California bans open carry. No problem.
California prescribes a permit system for concealed carry. No problem.
San Diego effectively makes permits unobtainable through its "good cause" requirement. Big problem because the combination of the three factors prevents the exercise of the right altogether.

The ruling in Peruta only found San Diego's "good cause" permit requirement (which was the precise question posed) to be an infringement.

The district court erred in denying the applicant’s motion for summary judgment on the Second Amendment claim because San Diego County’s “good cause” permitting requirement impermissibly infringes on the Second Amendment right to bear arms in lawful self-defense.
REVERSED and REMANDED.

raa-7
February 17, 2014, 08:55 AM
Yep, that's what I'm thinking ! I'm not trying to put a damper on a positive note but you damn sure know that there will be more "Government rules to all this. I hope it all works out for Calif. the people there need a break ! I used to live out there ...

Praxidike
February 17, 2014, 09:30 AM
The Peruta decision answered the question, but the question could not be answered in a vacuum as the dissenting judge advocated.



California bans open carry. No problem.
California prescribes a permit system for concealed carry. No problem.
San Diego effectively makes permits unobtainable through its "good cause" requirement. Big problem because the combination of the three factors prevents the exercise of the right altogether.

The ruling in Peruta only found San Diego's "good cause" permit requirement (which was the precise question posed) to be an infringement.
I'm not a lawyer, and I do not know how big of a deal it is that the majority didn't strictly stick to the question that was before them, but the dissenting judges does bring up some "possibly" valid chinks in the armor that more liberal judges (or even the Supreme Court) might exploit as cause for a reversal. Not that I agree with his dissent, but some could buy into his logic depending on the residing judge. Even though it's a wonderfully written opinion, I do not believe it's as rock solid as some seem to think or as it appears.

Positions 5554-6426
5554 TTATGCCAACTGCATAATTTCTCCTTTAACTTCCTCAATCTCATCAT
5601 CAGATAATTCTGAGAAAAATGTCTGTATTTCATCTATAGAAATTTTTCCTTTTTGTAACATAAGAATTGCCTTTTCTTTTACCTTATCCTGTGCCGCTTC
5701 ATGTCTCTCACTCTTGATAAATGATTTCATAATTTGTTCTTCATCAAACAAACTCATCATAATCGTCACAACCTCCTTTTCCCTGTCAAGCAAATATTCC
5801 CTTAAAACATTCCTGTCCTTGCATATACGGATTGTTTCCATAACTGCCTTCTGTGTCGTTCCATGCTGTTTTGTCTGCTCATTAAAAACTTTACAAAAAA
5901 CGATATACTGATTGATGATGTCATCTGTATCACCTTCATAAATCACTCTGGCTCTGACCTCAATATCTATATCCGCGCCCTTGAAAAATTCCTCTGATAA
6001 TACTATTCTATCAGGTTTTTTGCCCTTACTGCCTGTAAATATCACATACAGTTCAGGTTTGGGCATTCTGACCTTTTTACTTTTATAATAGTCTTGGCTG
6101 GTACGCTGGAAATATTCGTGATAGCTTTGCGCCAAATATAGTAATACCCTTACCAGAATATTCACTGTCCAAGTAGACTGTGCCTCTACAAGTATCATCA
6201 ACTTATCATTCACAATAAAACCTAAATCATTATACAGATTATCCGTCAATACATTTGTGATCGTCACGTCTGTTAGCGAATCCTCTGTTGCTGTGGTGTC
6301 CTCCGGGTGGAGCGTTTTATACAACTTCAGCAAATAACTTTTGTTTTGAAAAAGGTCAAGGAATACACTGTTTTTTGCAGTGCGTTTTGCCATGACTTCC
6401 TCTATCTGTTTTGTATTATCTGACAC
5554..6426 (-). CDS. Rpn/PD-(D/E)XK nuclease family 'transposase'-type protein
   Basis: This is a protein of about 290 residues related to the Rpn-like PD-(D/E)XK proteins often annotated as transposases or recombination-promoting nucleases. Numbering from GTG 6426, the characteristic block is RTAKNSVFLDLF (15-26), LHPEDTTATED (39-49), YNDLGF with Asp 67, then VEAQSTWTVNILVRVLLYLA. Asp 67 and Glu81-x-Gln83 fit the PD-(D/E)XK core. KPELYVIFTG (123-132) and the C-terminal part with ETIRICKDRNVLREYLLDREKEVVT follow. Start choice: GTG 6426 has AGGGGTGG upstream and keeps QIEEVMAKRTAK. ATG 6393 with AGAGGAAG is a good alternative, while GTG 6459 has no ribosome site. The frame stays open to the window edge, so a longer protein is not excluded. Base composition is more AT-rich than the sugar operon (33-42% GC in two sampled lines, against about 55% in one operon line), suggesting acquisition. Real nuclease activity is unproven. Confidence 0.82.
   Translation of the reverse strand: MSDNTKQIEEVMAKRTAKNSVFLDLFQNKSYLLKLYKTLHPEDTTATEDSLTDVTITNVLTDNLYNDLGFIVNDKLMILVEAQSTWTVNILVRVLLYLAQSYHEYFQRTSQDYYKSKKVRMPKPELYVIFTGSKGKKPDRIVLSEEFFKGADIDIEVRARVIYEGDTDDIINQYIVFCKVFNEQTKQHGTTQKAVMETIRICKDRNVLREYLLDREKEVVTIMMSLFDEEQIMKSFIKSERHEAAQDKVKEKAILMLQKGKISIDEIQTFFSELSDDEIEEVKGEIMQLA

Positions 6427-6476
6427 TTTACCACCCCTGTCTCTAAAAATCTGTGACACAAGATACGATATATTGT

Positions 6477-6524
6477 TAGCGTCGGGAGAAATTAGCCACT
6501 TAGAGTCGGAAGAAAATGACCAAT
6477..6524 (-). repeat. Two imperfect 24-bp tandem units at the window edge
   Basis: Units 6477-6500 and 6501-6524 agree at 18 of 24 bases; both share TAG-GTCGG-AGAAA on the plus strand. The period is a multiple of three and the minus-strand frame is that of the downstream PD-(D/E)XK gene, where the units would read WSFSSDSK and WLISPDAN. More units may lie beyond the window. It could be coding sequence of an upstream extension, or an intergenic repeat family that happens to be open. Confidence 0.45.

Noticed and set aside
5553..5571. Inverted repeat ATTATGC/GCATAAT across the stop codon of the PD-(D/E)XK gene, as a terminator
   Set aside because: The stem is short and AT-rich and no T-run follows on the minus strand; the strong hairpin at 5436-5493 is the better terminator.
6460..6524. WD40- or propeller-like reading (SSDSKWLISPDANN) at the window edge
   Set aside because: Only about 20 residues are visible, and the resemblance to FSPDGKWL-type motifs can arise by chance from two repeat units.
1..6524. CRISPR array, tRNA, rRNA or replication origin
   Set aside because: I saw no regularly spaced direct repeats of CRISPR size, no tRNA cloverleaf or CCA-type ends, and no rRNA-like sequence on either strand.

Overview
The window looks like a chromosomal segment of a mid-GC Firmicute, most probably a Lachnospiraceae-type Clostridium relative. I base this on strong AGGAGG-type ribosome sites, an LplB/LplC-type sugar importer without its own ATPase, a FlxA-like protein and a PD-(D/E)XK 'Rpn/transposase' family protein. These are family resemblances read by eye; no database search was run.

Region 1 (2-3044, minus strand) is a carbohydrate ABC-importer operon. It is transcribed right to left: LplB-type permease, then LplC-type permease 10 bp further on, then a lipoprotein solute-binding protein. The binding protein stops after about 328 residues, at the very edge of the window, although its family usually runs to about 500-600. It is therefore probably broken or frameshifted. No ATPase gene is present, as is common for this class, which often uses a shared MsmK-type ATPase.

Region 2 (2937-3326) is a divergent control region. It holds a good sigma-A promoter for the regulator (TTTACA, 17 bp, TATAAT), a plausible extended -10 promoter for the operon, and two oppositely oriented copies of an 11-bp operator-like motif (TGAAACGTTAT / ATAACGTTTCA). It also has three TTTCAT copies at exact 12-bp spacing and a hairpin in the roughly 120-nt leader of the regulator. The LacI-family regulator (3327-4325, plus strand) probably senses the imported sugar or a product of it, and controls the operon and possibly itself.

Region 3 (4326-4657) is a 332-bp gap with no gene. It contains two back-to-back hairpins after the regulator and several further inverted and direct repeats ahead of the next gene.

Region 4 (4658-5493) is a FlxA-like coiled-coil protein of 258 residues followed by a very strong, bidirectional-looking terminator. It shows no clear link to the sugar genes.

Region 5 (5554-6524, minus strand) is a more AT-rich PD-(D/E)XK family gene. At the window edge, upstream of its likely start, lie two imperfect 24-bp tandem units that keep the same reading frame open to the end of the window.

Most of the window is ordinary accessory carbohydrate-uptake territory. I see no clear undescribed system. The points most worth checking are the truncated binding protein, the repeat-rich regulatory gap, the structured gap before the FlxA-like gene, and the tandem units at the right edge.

Another example that Judge Thomas brought up was the majority basically found the entire state of CA's law unconstitutional, but by law, the state of CA would have to be named in the law suit and be given a chance to defend their law. They were not listed and were not given such chance. Again, I do not know how much of an issue that is.

He also brings up the fact that unlike in the Chicago and DC lawsuit, Judge Thomas points out that San Diego's licencing policy was not a "complete ban." A gun owner’s residence, place of business, and private property are exempt from. Carrying a concealable firearm within a vehicle is not a crime if the firearm is within a vehicle and is either locked in the vehicle's trunk or in a locked container. Peace officers, retired officers, military personnel, and retired federal officers are permitted to carry concealed weapons. Hunters and anglers may carry concealable firearms while hunting or fishing. He also states that conceal weapon law does not apply to transportation of firearms to or from gun shows or similar events, nor does it apply to people practicing shooting targets at established target ranges, whether public or private.. Last, he points out that on top of all of that, CA still issues CCW permits (even though they do it extremely conservatively.)

Add all of the above together, and this case is different than the just about outright bans that were in the other cases that we won. It seem as though they'll have some ammunition for an appeal and we're not out of hot water yet.

Al Norris
February 17, 2014, 09:47 AM
Could this be reversed based on a technicality? ... The plaintiff's case was about whether San Diego County's "conceal weapons" "show good cause" licencing policy was constitutional or not; however, the Majority answered an even broader question. They didn't answer the question that was specifically before them; they answered and ruled on whether both an open AND conceal carry ban was constitutional. The dissenting judge does have a point there.

That technicality does not exist in the majority opinion.

The question about about the "good cause" policy of San Diego's Sheriff has a direct relationship about whether the right extends beyond the home. That becomes the first question to be answered.

If the right does not extend to the public sphere, then the analysis stops right there and the central question does not even need to be determined.

That is exactly what the CA2, CA3 and CA4 did not do. There was no determination if the right to self defense existed beyond the home. Fact is, those circuits never even defined the core of the right. They assumed that the specific facts of Heller applied to a different question (as have the majority of the courts). Regardless, without that determination, any and all CC laws are rational and therefore constitutional.